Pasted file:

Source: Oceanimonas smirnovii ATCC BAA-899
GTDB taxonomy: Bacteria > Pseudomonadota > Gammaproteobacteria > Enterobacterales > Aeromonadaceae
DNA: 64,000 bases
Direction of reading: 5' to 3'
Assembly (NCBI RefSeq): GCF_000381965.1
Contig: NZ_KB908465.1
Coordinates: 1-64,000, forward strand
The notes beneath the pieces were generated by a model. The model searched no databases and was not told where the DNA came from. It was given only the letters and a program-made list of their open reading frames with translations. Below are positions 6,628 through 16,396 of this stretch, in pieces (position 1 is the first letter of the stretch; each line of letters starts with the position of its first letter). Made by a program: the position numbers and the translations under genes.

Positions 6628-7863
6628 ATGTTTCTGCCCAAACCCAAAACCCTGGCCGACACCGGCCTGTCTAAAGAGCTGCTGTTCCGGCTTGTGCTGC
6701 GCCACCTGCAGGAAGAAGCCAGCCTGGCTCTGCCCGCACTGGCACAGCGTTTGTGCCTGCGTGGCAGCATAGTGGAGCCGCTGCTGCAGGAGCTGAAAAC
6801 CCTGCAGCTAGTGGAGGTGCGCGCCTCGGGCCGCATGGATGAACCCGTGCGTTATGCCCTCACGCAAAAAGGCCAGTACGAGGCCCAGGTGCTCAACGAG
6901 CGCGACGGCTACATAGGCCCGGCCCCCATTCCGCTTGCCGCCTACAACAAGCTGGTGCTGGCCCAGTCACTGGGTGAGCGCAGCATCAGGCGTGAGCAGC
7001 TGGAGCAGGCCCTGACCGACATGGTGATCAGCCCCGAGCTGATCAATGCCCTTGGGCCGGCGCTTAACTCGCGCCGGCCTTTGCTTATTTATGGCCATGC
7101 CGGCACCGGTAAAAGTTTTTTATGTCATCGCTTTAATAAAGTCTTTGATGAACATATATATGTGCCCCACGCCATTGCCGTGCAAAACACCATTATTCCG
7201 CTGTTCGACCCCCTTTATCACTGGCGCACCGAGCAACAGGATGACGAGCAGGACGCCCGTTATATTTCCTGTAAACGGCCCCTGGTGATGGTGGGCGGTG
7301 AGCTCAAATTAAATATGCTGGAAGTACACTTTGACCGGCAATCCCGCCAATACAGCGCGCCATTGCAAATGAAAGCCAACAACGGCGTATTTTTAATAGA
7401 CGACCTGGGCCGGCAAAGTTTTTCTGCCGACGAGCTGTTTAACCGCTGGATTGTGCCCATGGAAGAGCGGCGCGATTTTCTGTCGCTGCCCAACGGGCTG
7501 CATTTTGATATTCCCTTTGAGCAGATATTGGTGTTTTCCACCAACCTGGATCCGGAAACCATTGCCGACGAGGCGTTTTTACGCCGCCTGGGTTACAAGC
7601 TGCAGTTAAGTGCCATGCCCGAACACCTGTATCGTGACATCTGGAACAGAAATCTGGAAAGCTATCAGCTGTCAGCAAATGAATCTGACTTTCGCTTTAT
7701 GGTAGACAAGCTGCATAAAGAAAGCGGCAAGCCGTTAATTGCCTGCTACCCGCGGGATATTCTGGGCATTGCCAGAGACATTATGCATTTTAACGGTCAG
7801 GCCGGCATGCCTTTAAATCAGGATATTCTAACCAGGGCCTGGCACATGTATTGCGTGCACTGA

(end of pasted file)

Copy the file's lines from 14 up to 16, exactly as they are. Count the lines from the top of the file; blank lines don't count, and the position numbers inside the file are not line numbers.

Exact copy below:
7001 TGGAGCAGGCCCTGACCGACATGGTGATCAGCCCCGAGCTGATCAATGCCCTTGGGCCGGCGCTTAACTCGCGCCGGCCTTTGCTTATTTATGGCCATGC
7101 CGGCACCGGTAAAAGTTTTTTATGTCATCGCTTTAATAAAGTCTTTGATGAACATATATATGTGCCCCACGCCATTGCCGTGCAAAACACCATTATTCCG
7201 CTGTTCGACCCCCTTTATCACTGGCGCACCGAGCAACAGGATGACGAGCAGGACGCCCGTTATATTTCCTGTAAACGGCCCCTGGTGATGGTGGGCGGTG